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What if JCL was still on this team?

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These are the questions that keep Illini fans up at night.

NCAA Basketball: Illinois at Iowa Jeffrey Becker-USA TODAY Sports

After Brad Underwood was hired by Josh Whitman in mid-March, the Illinois basketball program began to change significantly. I don’t need to explain the Tilmon saga, but Underwood was able to nab the three other biggest recruits Groce had amassed — Mark Smith, Trent Frazier and Da’Monte Williams — to the relief of Illinois fans.

But Underwood couldn’t retain everyone. He lost Jeremiah Tilmon to Missouri and Jalen Coleman-Lands to DePaul, via a transfer.

I loved JCL. His freshman year was exciting, and he set an Illinois record with 87 made three-pointers. The Indy Star wrote a really nice feature piece about Coleman-Lands’ journey and why he chose U of I. He talked a lot about the business school in Champaign — now the Gies College of Business; thank you Larry Gies, you da real MVP — and a vision for his future in Champaign.

His sophomore year was admittedly disappointing. His three-point percentage dropped off a bit, his defensive capabilities were exposed and his ball handling left something to be desired. Nothing a coach who took a 12-20 Oklahoma State team into a 20-12 NCAA team can’t fix, right?

Well, it didn’t matter.

JCL announced he was transferring to DePaul in early July. (Their business school isn’t even as good as ours...)

The 2017-18 regular season

Things have not been ideal for the Fighting Illini this basketball season. Fans have complained time and time again about how there are holes in the roster.

They’re correct.

The tallest player is a stretch four at best. The transfer guard who came in to fill in for Malcolm Hill’s scoring (17.2 points per game) is averaging 6.4. There isn’t a true shooter on the team who can be consistent from beyond the arc.

What do you get? A 2-12 Big Ten seasonso far. The offense looks a little better, but the defense is giving up 60 percent shooting to Big Ten opponents. Illinois is 10th in the conference in field goal percentage. The most telling statistic, in my opinion — this is where JCL comes in — is that the Illini are shooting 31.2 percent from three-point land. That’s good for 11th in the conference, just ahead of Indiana and Rutgers.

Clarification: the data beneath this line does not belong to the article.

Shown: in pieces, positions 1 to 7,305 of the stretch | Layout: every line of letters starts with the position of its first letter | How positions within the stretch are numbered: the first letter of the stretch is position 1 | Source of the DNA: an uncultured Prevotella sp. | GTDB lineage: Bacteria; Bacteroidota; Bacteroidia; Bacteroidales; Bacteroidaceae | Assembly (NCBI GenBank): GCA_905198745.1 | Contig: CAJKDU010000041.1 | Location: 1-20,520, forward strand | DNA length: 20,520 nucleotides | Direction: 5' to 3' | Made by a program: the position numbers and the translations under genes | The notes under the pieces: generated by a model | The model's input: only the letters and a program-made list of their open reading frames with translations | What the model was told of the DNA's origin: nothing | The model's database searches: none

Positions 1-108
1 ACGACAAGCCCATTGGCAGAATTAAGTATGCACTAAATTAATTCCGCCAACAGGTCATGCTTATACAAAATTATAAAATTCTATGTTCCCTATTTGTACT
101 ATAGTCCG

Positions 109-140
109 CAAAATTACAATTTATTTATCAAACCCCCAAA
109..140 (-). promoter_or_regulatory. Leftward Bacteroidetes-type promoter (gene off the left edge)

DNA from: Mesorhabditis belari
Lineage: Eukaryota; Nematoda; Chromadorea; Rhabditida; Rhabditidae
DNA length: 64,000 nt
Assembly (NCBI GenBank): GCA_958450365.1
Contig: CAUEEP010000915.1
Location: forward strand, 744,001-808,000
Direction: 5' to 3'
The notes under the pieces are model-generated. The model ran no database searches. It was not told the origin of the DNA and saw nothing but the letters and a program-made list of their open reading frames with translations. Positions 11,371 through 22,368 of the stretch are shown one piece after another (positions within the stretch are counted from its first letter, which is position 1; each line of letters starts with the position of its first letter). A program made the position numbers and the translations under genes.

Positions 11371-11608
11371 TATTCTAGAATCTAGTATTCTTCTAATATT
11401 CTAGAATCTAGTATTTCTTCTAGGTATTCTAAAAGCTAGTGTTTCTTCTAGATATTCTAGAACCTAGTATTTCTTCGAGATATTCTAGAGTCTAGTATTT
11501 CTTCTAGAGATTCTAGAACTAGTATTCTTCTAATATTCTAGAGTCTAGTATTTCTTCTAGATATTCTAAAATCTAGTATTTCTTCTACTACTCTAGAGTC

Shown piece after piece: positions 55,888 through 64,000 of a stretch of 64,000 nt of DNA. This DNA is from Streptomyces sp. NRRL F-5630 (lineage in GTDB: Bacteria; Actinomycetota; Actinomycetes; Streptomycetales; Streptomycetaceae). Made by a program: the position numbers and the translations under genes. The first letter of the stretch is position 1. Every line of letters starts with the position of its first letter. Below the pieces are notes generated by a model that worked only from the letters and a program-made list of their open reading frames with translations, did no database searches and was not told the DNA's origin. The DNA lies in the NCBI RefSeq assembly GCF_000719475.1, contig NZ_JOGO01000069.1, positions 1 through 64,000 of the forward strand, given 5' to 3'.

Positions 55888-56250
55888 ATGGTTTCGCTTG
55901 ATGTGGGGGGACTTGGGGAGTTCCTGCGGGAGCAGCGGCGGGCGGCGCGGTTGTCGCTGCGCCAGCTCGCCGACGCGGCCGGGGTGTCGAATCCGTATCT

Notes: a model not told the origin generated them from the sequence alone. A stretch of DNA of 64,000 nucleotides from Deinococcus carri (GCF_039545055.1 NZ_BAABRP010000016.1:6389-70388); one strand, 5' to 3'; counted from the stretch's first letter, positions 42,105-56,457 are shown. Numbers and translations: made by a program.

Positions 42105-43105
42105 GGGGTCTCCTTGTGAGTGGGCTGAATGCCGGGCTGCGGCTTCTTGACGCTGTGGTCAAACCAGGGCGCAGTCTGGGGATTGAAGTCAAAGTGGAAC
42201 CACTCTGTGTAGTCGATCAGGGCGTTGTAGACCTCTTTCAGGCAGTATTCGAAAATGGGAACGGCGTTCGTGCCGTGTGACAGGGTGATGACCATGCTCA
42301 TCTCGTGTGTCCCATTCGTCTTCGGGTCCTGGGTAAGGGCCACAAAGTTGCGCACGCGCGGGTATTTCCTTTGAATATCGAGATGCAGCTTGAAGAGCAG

What could have been

Coleman-Lands was impressive as a freshman. He shot 42.2 percent from three-point range and looked like he had endless promise for John Groce and the Illini. I noticed that he was working much harder on defense, but that did not translate to actually playing better on the court as a sophomore.

So the question remains: what would happen had JCL stayed on this team? I think two things would have been affected in a significant way.

Three-point shooting is the obvious one here. Let’s assume JCL shot at a percentage that was the average between his freshman and sophomore year. That would put him right at the 40 percent mark. Now if he could have averaged 2.5 three pointers made per game this year, which in Underwood’s offense is a conservative estimate, imagine how his shooting would have improved the offense. Having someone who can actually consistently hit deep shots would open up more opportunities for Frazier off the dribble and give Leron Black more room to operate down low. JCL would have added at least 10 points per contest, right around what he had his freshman year.

Now, the other question is how he would have affected the defense. JCL would not have improved the defense, I can say that much. But with the way the defense has allowed Big Ten opponents to score I don't see it getting a whole lot worse. I think his scoring and added dimension to the Underwood offense would outweigh any liability on the defensive end.

Conclusion

Northwestern, Maryland, Iowa and Nebraska. I think all of those games would've been wins had Coleman-Lands stuck around Champaign. An important piece of any offense is having a deep threat, and Illinois simply does not have one consistent enough to compete in the conference right now. Along the way, you also have a chance to beat an Ohio State or a Michigan State who you played pretty close for two-thirds of each game.

Realistically this Underwood team is around the 17-10 or 16-11 mark with a consistent and even slightly improved JCL. In the short term, that doesn't mean a whole lot. Illinois would still be an NIT team at best, but it would certainly keep some of the less patient Illini fans calm since the team wouldn’t have started conference play 0-8.

Do you think JCL would have improved this year’s Illinois team?